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Edinburgh College’s Sue Clyne discusses the anti-racism work undertaken at the college which led to it winning the Inclusive College Award at this year’s CDN College Awards.

Tackling Racism on Campus

I began working at Edinburgh College at the end of 2018 having previously worked for several colleges in England and Scotland, as well as a large university. Having led on Equality, Diversity and Inclusion work in my previous roles and throughout my career, I knew racism was not something we could be complacent about, and more than that, I was keen to embed an anti-racism ethos (a process of actively identifying and opposing racism) across the College which could be promoted to the wider sector too.

Anti-racism rather than not-racist

In 2020, Scotland’s colleges and universities signed a declaration to tackle racism on campuses as part of a project funded by the Scottish Funding Council. Since then, our College has built on its commitment to creating a culture where everybody is equally valued and respected, and while tackling racism is a big part of that, it is important for us, and the sector, to focus on anti-racism rather than on simply being ‘not racist’. Driven by our Board of Management’s commitment to tackling racial discrimination and inequality, we began to look at how we could put anti-racism at the forefront of our College’s equalities strategy.

Where were we?

We set to work on looking at ethnicity pay gaps and the available recruitment data for Black Asian and minority ethnic (BAME) applicants – both reflected that more could and should be done to bridge the gap. In May 2021, we created an employee-led network, the Anti-Racist Unity Group (ARUG), to champion our commitment to addressing the under-representation of BAME groups across the College and to improving equality for members of these groups. The ARUG consists of volunteer representatives from across the College who have spearheaded new initiatives, prompted important discussions, and provided a safe space for colleagues to talk about race equality and their personal experiences. The group brought to light the experiences of our staff and students and the issues they were facing.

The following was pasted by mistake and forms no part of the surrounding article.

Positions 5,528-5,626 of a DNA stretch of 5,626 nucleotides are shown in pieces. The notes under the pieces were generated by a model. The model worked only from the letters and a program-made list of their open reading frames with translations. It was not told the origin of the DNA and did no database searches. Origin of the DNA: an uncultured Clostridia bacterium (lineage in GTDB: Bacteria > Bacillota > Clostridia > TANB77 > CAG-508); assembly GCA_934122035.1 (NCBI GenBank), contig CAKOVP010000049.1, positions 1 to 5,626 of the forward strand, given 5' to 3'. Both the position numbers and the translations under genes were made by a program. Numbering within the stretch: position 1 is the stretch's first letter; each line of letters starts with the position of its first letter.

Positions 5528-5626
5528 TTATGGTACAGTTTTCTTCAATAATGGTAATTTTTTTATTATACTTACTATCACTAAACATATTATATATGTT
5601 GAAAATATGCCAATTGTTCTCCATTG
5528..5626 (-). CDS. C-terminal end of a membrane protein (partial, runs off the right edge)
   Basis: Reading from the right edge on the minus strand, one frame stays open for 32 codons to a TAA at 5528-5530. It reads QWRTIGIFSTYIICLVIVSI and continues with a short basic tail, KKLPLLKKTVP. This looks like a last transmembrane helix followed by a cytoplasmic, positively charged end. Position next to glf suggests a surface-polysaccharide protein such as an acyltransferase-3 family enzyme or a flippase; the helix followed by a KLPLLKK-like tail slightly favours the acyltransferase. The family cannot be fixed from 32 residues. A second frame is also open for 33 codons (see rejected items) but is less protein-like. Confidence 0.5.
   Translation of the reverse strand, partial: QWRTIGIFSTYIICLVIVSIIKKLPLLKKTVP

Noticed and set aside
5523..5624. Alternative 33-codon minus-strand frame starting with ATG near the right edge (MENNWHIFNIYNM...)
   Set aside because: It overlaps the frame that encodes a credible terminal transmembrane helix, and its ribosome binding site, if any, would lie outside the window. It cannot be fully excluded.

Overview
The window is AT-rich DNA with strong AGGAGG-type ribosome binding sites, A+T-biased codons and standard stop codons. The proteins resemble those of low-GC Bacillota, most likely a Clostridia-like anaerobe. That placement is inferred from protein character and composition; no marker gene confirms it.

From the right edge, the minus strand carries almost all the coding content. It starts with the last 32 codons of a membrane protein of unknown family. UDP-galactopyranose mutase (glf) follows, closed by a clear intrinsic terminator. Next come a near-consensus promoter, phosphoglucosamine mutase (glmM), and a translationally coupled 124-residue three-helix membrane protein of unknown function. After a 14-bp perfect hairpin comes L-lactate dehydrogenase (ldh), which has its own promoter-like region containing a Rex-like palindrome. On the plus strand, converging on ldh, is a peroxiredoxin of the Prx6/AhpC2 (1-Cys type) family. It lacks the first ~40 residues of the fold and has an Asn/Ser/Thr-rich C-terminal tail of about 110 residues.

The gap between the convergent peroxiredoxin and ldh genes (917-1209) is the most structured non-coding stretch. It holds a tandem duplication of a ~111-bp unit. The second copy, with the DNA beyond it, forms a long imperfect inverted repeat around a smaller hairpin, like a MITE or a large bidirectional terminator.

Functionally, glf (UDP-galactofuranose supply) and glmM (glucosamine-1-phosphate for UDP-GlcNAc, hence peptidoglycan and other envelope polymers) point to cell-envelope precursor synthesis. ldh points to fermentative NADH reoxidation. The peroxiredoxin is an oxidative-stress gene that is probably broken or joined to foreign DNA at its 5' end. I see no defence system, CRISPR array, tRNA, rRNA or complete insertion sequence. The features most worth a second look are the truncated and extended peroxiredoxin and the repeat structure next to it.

Action and affiliation

We became the first college in Scotland to affiliate with the Black Leadership Group (BLG), a group of college sector professionals who want to challenge systemic racism, and who provide training, resources and peer support. Following on from this, in October this year, we held an event for all managers, introducing them to the BLG 10 Point Plan, a strategy for our College becoming 100% anti-racist. Managers reported they could see how they could make a difference from within their specialist areas, having not really been aware of this before, and volunteered to take forward actions against the points.

Another important step in our anti-racism ambitions was to introduce a four-part Let’s Talk About Race training course delivered by the Scottish Association of Ethnic Minority Educators (SAMEE), a nation-wide organisation, led by BAME education professionals who provide a strong voice to social, educational and professional communities. The programme was delivered to all managers and then later opened up to all staff across the College. It consisted of four modules: acknowledgement, affirmation and navigating critical conversations, agency, and activism and effective white ally ship. As well as being a ‘real eye-opener’ for many, it identified a number of actions to be taken forward. The intention was to get conversations going about race and to challenge complacent views about white privilege and other core issues.

Next steps

The College has recently revised its Equality, Diversity and Inclusion Policy to better incorporate its anti-racism ambitions and will continue to measure the success of its initiatives through improved statistics and race climate surveys, asking honest questions about the experiences of the College’s BAME community. Our next step will be to start to implement the BLG 10 Point Plan, building on the fantastic momentum garnered from the October event.

While some great work has been done, there’s still a long way to go for our College and the sector as a whole. I look forward to sharing our work with colleagues and to hopefully making a real impact on racial equality across our colleges.